This weekend marked the Scottish Trade Union Congress’ 78th youth conference. Youth committee member Jack O’Neill reports from the conference and says its key lesson was that young people, who continue to bear the brunt of many vicious austerity-driven policies administered by this government, need to come together to influence the economic agenda in years to come…
Youth conferences always offer an opportunity for young trade unionists, many of whom are new to the movement, to come together, build on organising skills and learn more about the context behind issues that affect them on a day-to-day level. As a new elected STUC youth committee member, I see it as a great opportunity for young people to really get involved and take control of the industrial and civic narrative.
This year’s conference was not just a talking shop. It was an arena for young trade unionists to provide strong detailed analysis and lead support for young worker led campaigns that have both immense organising potential and transformative yet achievable aims. This was a weekend where those in attendance committed to a year of coherent and coordinated action to build upon last year, in which action was often inspiring but disparate and lacking in depth of analysis. And so the theme of the conference was ‘Controlling the Future’ – making clear that we are determined to have autonomy over our lives, both within work and our communities.
The conference was addressed by Jamie Hepburn, the Scottish government’s minister for business, fair work and skills. From the outset, his contribution was certainly welcomed for multiple reasons: he committed the SNP government’s continued support to union modernisation and their intention to build a relationship with young trade unionists through the Better Than Zero (BTZ) campaign. The fact that BTZ’s visible and tangible successes in the past year has caught the governments attention is revealing and promising.
But there were also frustrations as many who attended the May Day Summit with Hepburn were not offered the opportunity to ask questions on what progress had been made on his various commitments. These included the possible use of licensing laws to implement a Safe Home obligation on licensed premises. As a result, the keynote speech felt a little lacklustre and unsatisfying. The real substance came in the workshop that followed, hosted by two active PCS organisers.
There’s a tendency to assume union conferences just involve advice around work disputes, but this workshop kicked the day off with a thorough analysis of media bias and how to combat it. The importance of language and semantics can’t be understated – many organisers (and indeed unionised journalists) face an uphill battle in this area.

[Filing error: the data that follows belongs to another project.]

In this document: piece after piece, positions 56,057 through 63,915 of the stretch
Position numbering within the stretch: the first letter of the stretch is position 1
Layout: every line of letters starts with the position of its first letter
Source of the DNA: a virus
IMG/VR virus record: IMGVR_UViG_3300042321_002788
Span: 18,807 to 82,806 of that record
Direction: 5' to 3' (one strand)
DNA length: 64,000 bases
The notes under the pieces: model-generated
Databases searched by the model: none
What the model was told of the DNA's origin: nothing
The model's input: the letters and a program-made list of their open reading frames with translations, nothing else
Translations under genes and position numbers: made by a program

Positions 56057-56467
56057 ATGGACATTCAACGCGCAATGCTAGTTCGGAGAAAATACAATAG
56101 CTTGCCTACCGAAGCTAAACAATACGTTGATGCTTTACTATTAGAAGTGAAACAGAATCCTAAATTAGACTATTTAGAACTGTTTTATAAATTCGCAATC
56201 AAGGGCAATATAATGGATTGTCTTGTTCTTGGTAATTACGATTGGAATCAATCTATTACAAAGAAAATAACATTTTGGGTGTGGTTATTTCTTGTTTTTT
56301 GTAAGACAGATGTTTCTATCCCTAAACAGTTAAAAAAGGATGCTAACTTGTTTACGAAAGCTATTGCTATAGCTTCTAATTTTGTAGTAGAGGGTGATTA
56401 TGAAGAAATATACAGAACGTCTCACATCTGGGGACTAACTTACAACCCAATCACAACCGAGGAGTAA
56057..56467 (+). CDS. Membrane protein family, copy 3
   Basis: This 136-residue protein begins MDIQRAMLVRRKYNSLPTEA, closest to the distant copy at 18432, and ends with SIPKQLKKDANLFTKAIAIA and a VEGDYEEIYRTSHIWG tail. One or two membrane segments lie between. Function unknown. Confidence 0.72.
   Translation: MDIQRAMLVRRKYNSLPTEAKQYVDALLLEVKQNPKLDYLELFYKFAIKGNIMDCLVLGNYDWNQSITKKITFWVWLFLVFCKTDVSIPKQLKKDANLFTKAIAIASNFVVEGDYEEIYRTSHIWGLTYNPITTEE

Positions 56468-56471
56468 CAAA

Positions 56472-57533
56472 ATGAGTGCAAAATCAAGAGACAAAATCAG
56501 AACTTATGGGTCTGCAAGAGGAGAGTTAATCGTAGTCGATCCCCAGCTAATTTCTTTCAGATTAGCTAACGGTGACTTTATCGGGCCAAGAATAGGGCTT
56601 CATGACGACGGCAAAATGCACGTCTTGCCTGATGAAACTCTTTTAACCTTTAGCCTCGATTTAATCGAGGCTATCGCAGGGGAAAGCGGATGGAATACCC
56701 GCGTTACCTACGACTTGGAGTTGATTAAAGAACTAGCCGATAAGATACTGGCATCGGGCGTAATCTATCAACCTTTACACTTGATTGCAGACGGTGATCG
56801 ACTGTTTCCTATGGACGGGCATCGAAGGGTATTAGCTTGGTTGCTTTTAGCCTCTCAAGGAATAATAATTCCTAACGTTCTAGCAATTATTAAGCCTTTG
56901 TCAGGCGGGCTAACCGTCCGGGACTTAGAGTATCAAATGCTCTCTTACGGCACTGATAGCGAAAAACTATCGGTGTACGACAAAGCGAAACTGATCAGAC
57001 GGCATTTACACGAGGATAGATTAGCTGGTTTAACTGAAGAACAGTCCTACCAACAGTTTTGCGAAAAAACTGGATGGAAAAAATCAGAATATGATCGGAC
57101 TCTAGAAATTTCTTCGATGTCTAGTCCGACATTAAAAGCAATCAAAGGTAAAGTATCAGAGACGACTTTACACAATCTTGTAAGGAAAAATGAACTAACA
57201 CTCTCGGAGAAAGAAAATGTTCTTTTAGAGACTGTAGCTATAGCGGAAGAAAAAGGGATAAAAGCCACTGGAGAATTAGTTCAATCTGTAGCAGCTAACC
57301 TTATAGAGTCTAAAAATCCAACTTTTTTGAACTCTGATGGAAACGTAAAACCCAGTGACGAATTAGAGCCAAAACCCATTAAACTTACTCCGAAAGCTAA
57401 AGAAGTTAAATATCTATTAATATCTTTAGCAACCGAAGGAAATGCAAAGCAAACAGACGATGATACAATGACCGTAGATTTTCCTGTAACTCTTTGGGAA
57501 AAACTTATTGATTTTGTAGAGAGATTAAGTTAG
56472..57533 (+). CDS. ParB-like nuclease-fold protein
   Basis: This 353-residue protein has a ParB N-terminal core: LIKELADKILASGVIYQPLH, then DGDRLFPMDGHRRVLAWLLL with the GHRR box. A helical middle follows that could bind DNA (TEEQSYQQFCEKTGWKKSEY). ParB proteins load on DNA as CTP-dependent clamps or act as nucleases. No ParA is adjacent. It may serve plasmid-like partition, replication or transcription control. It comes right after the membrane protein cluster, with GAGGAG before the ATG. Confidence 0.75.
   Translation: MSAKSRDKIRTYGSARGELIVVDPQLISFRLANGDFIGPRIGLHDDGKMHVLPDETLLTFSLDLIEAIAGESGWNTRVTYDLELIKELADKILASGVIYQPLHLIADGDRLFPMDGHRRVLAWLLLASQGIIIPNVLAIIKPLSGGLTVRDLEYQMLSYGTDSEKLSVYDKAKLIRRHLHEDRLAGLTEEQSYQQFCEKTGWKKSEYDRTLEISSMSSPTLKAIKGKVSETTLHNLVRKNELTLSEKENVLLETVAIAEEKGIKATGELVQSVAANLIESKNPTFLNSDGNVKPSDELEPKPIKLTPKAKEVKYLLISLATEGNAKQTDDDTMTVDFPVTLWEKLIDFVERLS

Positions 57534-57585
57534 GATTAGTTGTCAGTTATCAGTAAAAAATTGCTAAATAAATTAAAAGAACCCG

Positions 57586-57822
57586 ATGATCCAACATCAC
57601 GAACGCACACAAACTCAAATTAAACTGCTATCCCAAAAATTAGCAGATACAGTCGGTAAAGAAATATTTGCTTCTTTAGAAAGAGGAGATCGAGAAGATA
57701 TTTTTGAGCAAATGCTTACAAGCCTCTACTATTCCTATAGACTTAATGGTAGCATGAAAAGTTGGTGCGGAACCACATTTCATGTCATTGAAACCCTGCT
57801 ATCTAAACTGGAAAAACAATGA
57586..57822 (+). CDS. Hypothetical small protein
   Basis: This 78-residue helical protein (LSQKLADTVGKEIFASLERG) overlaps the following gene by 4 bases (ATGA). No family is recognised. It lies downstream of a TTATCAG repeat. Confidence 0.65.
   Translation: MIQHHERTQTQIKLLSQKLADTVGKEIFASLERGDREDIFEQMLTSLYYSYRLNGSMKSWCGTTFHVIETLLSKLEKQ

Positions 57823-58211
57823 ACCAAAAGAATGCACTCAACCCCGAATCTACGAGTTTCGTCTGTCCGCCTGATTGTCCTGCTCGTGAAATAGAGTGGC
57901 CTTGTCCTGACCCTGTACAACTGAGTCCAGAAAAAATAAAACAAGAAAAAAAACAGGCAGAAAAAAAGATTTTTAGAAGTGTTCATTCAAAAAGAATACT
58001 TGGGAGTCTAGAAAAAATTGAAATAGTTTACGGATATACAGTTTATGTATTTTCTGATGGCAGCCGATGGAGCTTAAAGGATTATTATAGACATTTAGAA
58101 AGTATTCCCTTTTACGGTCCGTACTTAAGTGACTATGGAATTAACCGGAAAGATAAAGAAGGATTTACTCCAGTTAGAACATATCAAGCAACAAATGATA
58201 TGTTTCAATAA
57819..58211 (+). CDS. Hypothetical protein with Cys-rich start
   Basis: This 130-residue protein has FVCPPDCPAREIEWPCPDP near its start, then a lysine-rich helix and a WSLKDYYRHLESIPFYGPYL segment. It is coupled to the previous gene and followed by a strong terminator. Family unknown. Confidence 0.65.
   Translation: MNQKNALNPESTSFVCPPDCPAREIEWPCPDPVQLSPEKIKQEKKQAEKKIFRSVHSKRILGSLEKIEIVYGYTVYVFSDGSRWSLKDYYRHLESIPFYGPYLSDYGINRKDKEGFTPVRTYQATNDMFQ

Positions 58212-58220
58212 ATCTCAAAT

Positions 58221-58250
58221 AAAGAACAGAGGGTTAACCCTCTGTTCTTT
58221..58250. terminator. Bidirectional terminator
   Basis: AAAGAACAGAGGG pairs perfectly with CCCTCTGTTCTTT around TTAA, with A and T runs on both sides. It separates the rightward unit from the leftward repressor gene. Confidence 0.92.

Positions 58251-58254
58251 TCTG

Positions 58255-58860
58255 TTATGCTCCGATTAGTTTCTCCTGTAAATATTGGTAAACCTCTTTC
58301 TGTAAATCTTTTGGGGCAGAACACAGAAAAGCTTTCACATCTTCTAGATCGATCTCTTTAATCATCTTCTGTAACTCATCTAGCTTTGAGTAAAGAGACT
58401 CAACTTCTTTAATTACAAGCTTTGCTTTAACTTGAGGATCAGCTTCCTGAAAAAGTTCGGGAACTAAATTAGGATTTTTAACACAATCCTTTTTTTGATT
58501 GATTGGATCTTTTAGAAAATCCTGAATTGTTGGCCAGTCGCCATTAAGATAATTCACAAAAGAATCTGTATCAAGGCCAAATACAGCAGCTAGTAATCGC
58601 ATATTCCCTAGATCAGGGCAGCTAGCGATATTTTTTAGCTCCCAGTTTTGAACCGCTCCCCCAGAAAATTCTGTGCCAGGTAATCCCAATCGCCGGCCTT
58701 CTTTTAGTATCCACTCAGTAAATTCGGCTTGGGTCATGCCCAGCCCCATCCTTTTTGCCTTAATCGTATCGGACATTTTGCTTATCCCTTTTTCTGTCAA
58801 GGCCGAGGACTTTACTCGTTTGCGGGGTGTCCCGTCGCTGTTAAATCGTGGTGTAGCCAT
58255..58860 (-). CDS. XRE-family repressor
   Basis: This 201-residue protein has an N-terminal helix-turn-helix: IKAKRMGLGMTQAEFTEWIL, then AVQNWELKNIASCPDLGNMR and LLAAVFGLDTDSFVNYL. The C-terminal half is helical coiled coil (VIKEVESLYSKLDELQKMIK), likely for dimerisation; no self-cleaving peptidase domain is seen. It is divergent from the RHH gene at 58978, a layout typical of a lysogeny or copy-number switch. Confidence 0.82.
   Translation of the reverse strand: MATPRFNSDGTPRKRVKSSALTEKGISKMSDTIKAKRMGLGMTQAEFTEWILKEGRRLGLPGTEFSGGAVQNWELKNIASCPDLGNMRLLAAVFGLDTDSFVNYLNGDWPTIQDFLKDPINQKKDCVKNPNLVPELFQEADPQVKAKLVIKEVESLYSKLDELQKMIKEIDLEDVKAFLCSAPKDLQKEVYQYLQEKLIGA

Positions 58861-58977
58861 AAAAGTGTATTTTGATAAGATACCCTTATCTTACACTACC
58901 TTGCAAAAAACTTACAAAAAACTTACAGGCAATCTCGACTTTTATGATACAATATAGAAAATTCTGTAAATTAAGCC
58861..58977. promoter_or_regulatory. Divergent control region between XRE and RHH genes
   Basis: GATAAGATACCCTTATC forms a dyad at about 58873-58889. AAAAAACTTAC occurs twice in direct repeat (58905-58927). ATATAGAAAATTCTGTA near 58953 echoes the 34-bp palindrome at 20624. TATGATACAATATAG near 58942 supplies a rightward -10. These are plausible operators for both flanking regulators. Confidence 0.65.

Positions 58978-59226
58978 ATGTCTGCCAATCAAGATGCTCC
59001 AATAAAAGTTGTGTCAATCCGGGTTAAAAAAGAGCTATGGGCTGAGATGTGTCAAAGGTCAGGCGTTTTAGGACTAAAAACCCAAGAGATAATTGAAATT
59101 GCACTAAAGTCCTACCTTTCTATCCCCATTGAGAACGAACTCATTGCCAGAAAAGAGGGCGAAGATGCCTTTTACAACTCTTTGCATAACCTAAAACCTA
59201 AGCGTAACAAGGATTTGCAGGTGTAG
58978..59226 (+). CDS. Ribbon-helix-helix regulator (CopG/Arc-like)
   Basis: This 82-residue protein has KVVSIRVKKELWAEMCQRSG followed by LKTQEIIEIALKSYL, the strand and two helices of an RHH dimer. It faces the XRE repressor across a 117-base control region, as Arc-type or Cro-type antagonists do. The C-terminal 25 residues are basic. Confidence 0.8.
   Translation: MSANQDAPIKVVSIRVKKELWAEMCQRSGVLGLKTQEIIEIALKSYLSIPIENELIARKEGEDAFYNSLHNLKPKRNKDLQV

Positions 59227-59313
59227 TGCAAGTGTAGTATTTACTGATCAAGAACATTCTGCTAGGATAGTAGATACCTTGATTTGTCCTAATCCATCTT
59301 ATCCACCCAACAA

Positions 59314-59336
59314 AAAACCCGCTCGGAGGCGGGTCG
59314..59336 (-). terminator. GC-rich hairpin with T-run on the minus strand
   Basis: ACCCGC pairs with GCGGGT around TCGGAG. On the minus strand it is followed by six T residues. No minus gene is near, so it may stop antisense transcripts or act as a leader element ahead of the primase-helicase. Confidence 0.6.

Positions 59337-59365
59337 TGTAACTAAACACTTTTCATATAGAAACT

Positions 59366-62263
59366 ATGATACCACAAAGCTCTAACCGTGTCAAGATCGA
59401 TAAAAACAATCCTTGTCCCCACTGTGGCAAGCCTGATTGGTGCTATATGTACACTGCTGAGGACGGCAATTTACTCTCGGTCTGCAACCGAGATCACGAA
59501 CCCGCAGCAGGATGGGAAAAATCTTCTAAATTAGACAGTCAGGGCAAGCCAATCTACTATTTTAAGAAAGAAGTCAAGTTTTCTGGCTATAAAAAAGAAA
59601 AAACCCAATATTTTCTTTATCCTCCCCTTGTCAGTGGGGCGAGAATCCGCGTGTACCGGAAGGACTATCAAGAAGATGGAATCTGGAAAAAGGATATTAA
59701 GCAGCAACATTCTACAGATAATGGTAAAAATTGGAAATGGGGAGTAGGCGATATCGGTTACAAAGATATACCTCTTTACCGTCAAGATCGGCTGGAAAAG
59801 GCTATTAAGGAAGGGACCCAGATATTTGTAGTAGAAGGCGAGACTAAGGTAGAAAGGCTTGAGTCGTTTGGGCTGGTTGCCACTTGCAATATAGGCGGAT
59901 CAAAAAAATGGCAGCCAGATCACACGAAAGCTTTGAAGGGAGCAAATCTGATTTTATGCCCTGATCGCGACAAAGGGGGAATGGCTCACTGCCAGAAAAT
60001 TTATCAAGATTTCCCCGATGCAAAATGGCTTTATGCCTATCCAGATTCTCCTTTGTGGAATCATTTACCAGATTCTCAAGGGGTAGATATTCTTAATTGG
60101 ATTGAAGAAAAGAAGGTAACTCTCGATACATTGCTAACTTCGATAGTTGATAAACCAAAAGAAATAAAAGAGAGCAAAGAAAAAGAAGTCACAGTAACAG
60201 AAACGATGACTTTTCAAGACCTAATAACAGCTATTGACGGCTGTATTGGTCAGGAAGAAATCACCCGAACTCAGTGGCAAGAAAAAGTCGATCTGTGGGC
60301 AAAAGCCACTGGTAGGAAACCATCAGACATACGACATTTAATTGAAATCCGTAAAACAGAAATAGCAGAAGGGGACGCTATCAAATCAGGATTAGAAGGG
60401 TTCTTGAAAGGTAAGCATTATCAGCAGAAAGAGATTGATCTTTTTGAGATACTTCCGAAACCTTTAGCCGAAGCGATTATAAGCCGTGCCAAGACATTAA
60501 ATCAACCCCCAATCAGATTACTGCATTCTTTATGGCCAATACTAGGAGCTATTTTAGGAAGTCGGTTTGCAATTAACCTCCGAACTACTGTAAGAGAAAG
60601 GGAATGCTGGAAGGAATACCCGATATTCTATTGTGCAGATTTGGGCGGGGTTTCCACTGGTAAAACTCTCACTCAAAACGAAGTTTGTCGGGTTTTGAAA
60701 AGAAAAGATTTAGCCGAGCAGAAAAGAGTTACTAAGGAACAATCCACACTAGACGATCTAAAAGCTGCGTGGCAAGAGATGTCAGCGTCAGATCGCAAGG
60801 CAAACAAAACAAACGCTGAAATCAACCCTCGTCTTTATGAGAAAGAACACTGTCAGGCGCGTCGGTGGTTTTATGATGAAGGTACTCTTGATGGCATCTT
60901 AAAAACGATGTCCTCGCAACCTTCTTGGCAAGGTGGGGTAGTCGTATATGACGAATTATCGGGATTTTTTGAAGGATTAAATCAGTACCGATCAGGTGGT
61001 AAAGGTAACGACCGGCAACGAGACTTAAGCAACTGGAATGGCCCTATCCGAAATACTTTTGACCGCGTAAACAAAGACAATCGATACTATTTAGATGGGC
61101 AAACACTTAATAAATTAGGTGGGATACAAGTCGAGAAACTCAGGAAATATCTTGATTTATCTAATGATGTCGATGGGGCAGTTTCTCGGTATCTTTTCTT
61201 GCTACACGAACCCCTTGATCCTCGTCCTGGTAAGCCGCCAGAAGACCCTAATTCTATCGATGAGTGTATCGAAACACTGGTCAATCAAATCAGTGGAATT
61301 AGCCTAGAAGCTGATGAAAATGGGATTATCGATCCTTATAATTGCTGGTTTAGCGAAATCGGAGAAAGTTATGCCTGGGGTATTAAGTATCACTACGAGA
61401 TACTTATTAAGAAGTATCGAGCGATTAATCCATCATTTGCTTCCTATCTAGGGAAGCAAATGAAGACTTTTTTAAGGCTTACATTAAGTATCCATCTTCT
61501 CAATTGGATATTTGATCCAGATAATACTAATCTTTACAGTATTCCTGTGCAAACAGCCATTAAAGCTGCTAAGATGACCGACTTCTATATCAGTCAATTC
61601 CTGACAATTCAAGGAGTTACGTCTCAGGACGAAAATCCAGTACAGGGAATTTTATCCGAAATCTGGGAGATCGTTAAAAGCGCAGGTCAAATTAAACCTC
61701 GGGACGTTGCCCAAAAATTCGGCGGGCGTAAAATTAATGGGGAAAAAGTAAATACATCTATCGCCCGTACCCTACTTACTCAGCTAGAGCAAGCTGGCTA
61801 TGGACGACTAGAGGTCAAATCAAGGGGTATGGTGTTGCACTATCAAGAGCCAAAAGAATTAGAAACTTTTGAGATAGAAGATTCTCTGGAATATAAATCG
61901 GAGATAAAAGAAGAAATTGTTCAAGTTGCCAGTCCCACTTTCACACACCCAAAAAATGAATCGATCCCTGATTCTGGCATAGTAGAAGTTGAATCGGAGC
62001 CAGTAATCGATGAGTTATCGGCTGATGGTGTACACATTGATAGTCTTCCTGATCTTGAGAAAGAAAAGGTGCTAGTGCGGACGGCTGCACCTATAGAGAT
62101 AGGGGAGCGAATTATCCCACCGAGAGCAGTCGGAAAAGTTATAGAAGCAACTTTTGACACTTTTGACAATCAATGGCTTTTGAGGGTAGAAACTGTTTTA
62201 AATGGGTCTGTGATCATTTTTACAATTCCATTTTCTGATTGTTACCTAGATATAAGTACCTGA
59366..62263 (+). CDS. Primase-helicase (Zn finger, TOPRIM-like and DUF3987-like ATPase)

We need to be able to deconstruct media narratives and understand their language and objectives. This isn’t just so the left can combat spin; it’s so we can counter arguments, create our own stories and direct the news agenda. PCS was the perfect union to deliver this workshop given it’s currently orchestrating a member-led pay campaign, which will need to be voiced in various outlets.
The conference also supported a number of motions, ranging from industrial and community organising campaigns to calls for increased mental health support and support for the Sink UDT campaigners. From the PCS pay campaign to the Living Rent tenants union, the conference unanimously backed motions which provided analysis of power and control and included strong action points which the new STUC youth committee can take forward.
A particularly inspiring motion was titled ‘Sex for Rent’ – a worrying and surprisingly common experience among young working class women. Activists shared their own experiences of being targeted and landlords offering reduced or free accommodation in return for sex. Speakers highlighted the motivations behind this exploitative practice: the housing crisis, a lack of affordable or locally controlled housing and increased personal debts. The motion also highlighted just how patriarchal our housing system is. Speakers were clear that the motion wasn’t in any way related to condemning sex work but an attempt to resolve social problems which culminate in the exploitation of working class women.